6. When I need suggestions on how to deal with a personal problem, I know someone I can turn  to.  1  2  3  4 
7. I don’t often get invited to do things with others.  4  3  2  1 
8. If I had to go out of town for a few weeks, it would be difficult to find someone who would look after my house or apartment (the plants, pets, garden, etc.). 









If I wanted to have lunch with someone, I could easily find someone to join me.  1  2  3  4 
10. If I was stranded ten miles from home, there is someone I could call who could come and get me.  1  2  3  4 
11. If a family crisis arose, it would be difficult   to find someone who could give me good advice about how to handle it. 









12. If I needed some help in moving to a new house or apartment, I would have a hard time finding someone to help me. 









Now add up your answers across all columns. 

The closer your score is to 48, the higher the level of your social support network. 

The reason why I like this scale is that it’s multidimensional—it calculates your support from three different angles (side note: each can be calculated as a score out of 16).

1. If you feel like you have a direct line of support (the sum of questions 2,4,6,11).

2. If you feel that you fit in (the sum of questions 1,5,7,9).

3. If you needed help, do you feel like someone would physically help you (the sum of questions 3,8,10,12).

Keeping in mind that any questionnaire should never, ever be used as to diagnose or taken as hard fact, what’s going through your mind right now? How do you feel about your results? 

  • Were you surprised? 
  • Did you expect the answer? 
  • Are you a bit emotional? 
  • What questions made you think twice? 
  • What questions were easy and/or hard to answer? 

But don’t think too much – just let your mind wander and likely, during your next shower, something impactful will come to the surface.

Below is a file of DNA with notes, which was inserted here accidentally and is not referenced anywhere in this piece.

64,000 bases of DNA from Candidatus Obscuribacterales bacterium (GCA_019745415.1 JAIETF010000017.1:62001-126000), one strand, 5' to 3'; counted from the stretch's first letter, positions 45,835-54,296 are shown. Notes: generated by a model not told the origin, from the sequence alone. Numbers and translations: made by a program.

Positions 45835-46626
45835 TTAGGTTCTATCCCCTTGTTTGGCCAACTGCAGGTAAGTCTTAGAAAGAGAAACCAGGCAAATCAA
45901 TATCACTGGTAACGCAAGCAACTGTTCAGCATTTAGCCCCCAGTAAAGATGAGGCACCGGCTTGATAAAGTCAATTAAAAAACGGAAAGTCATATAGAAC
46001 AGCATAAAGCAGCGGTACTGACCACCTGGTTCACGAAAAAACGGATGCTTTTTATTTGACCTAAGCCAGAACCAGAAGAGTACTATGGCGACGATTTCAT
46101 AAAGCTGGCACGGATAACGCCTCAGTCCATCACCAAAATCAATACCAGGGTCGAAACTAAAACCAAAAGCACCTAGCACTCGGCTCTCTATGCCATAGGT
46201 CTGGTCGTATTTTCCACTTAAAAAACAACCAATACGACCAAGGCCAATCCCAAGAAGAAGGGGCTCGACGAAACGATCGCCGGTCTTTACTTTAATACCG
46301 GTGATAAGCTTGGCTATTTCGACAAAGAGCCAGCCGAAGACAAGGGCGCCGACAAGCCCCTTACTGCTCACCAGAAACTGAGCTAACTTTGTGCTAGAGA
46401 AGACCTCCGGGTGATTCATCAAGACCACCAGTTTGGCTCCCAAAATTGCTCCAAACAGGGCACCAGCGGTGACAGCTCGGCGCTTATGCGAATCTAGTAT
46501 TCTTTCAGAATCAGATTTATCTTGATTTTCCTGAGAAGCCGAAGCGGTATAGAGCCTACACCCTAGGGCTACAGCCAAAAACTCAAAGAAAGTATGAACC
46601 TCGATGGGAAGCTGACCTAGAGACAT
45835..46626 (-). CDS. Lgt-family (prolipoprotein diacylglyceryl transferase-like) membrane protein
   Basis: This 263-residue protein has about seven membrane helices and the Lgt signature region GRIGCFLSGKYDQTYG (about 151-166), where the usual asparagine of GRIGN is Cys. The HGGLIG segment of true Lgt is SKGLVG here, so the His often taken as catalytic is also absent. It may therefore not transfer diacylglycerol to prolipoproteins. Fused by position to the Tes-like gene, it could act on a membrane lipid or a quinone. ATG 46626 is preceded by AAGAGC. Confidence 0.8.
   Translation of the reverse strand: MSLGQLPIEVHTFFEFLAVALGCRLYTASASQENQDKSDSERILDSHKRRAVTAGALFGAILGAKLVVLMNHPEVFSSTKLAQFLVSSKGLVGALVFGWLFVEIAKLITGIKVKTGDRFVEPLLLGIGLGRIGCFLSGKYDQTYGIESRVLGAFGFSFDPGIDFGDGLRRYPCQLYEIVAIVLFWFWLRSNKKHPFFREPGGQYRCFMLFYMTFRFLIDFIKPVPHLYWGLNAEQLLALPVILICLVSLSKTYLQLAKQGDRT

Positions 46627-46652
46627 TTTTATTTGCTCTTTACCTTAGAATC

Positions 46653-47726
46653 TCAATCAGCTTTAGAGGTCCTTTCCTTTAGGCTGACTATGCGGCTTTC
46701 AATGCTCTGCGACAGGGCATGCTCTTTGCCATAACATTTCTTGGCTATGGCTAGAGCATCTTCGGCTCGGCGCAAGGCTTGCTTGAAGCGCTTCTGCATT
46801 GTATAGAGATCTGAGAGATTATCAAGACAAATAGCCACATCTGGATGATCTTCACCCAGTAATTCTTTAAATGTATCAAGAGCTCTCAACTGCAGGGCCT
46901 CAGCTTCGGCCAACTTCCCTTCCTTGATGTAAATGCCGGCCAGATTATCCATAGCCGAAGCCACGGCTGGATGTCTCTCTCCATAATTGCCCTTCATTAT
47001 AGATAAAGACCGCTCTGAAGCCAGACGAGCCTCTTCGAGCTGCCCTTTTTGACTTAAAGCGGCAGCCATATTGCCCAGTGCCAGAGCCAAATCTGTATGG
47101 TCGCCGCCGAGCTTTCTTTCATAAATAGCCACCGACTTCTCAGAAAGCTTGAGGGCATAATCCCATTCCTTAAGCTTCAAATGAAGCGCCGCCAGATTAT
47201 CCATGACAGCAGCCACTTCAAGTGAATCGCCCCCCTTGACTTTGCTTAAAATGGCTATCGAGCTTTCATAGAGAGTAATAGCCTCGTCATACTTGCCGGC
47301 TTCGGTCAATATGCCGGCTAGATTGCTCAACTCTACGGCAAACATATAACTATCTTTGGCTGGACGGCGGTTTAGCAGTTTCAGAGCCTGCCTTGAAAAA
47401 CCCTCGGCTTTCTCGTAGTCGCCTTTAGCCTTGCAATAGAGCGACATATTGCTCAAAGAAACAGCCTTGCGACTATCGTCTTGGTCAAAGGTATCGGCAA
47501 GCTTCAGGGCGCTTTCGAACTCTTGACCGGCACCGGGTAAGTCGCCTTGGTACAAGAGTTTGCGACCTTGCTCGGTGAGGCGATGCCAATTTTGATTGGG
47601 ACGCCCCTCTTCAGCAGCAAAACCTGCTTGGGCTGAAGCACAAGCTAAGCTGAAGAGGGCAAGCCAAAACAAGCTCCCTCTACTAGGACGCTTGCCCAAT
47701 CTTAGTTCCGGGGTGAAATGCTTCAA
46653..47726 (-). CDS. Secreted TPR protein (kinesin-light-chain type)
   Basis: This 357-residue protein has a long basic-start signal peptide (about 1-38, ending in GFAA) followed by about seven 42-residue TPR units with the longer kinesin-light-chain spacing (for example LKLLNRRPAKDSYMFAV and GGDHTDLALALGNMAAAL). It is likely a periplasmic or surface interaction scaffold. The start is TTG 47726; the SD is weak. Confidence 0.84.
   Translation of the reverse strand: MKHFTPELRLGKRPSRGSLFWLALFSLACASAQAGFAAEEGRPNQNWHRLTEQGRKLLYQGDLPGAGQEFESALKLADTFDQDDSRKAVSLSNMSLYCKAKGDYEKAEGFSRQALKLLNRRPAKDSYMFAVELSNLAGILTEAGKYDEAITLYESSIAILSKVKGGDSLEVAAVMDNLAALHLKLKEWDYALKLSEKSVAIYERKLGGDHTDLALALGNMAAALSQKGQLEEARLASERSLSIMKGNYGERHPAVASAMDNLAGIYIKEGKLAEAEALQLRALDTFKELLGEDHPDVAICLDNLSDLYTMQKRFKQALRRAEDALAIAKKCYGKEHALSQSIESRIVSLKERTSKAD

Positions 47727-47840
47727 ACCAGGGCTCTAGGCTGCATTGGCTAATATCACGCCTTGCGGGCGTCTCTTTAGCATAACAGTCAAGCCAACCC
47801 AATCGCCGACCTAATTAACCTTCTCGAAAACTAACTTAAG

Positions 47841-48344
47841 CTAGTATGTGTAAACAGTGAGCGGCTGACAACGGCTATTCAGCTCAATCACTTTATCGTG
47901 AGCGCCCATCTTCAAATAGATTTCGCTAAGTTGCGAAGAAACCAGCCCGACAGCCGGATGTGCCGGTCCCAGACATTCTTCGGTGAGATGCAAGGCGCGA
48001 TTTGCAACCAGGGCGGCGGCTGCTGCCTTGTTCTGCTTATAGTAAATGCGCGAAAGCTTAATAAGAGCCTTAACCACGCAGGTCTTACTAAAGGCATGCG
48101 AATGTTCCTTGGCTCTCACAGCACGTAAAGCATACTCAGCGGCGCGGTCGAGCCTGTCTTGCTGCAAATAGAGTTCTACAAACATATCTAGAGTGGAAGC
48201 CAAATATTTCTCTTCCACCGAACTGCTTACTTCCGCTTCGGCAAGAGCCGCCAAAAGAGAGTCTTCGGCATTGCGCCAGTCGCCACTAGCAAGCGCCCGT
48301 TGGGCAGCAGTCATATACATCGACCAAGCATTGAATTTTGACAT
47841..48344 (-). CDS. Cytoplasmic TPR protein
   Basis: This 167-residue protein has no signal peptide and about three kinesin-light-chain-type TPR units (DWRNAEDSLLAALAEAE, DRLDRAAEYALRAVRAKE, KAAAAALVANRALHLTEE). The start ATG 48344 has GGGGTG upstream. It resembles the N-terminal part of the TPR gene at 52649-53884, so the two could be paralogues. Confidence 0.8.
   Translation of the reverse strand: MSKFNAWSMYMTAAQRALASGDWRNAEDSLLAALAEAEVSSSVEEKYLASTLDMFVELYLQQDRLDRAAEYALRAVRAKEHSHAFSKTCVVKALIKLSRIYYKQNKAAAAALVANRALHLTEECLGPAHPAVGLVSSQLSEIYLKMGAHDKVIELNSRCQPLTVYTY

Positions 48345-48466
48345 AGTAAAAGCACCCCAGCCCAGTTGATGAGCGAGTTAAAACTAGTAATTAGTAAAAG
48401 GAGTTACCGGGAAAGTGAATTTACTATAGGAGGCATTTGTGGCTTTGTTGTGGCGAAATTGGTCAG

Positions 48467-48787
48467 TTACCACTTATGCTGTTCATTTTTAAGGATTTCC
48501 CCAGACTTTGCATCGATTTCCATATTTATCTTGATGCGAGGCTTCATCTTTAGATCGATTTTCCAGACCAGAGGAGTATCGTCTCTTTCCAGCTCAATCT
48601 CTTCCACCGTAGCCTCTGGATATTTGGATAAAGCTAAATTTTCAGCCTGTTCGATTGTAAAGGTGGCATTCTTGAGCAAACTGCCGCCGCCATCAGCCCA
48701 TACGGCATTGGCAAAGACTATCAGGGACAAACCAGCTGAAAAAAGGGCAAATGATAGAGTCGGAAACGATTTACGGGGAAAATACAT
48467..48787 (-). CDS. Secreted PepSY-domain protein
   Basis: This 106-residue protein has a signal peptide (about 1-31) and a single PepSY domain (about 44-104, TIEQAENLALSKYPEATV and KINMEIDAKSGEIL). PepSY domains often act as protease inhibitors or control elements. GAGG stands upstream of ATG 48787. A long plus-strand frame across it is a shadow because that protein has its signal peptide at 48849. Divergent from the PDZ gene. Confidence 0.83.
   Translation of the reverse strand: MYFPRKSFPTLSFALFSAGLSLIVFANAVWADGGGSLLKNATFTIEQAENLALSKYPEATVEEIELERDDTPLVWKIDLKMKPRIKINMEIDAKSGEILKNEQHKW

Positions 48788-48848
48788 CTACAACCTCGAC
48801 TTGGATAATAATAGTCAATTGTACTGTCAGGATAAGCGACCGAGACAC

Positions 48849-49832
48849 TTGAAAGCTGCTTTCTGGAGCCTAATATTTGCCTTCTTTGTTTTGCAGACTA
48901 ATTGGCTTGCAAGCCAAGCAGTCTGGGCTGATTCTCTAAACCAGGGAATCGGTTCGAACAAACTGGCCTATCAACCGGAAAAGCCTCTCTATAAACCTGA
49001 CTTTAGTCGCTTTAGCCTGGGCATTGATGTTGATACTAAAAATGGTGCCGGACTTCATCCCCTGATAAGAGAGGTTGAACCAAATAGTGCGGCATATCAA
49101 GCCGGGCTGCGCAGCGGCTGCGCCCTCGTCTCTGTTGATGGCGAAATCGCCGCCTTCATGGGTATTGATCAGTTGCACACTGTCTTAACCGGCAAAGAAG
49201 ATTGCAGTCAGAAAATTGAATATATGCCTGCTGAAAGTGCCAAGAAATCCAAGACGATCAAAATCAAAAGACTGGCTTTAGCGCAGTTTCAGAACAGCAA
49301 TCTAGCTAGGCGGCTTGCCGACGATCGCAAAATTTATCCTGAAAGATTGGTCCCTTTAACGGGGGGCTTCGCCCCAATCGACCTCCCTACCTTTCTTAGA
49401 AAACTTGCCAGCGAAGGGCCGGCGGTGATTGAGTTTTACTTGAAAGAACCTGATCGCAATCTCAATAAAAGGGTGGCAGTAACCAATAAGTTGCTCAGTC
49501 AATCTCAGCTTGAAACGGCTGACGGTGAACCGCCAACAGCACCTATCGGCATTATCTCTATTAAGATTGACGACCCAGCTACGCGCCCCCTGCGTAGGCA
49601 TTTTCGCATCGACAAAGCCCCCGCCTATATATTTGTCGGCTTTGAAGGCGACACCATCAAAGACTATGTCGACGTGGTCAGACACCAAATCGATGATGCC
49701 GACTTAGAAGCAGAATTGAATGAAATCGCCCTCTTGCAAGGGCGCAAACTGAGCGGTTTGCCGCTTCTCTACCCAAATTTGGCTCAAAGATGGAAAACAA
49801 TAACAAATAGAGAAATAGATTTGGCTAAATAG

How to build our social support network without cringing

Social support is not just asking for help when you don’t understand how to do something, but applies to all aspects of life – from fixing a broken pipe to picking you up when you’ve drunk too much at a party and about to do the worm in front of your boss. 

But I think, most importantly, to be unflinching when you need someone to listen to your woes without judgement, offer you a genuine hug and, my personal favourite (as my brain works this way), a nudge of tough love to remind that, yes, I can do it because I’m a bad ass bitch with an invisible cape.


When I say the word ‘trust’, do you automatically think about secrecy? Me too. 

Remember back in grade school when we used pinkie swears as a sign of trust? Things like, ‘Do you pinkie swear that you won’t tell him that I like him?’ 

Trust is complicated but when it works well it is like the strongest glue on earth. It creates bonds between people that are unbreakable. 

But what makes us trust another person? Well, this is a tough one, but IMO, until I trusted myself, I never truly trusted anyone else. 

What I mean by this is that I had to be honest with myself first. I had to put up my hand and take responsibility for my beliefs, my thoughts and my actions. 

Until I did that, I was never my true, authentic self. So why would I trust anyone else if I couldn’t even trust that I could be who I really was without apology? 


‘This above all: to thine own self be true, 

And it must follow, as the night the day, 

Thou canst not then be false to any man.’ 

—Act 1, Scene 3 – Hamlet 

As you probably already know, I love quotes almost as much as I like shirtless photos of my imaginary boyfriend Chris.